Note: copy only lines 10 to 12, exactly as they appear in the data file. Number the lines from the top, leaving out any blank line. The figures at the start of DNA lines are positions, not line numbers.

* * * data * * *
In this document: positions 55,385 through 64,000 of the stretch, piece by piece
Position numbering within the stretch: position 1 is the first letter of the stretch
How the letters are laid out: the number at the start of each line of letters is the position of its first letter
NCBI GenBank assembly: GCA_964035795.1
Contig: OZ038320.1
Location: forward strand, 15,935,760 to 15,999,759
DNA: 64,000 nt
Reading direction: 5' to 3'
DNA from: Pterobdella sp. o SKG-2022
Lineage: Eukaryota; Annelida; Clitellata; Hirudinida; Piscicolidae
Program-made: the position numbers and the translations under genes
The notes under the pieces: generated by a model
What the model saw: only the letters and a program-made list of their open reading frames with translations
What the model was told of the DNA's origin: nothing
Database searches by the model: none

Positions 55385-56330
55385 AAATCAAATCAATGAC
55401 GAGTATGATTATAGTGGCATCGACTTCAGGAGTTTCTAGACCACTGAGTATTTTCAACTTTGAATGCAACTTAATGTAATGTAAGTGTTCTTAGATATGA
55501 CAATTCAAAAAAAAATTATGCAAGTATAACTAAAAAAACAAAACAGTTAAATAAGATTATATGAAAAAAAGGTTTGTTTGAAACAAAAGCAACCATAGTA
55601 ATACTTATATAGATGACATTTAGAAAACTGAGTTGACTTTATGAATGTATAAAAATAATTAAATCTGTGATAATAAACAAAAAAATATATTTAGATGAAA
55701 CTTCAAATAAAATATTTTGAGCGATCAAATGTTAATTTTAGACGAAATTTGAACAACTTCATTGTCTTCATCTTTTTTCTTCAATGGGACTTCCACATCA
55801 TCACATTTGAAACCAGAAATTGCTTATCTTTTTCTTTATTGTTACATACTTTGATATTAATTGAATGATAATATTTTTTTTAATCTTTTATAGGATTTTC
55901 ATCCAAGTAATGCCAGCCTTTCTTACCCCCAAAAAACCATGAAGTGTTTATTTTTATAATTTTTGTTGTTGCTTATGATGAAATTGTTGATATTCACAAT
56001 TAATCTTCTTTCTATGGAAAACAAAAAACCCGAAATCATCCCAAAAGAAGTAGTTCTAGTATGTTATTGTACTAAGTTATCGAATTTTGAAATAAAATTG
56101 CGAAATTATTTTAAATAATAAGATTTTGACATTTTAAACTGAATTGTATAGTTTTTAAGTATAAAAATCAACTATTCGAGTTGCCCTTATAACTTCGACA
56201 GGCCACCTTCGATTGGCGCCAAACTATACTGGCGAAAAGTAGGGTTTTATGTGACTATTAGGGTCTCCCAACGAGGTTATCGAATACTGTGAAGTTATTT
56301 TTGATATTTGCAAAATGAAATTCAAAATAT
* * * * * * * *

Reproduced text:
Lineage: Eukaryota; Annelida; Clitellata; Hirudinida; Piscicolidae
Program-made: the position numbers and the translations under genes
The notes under the pieces: generated by a model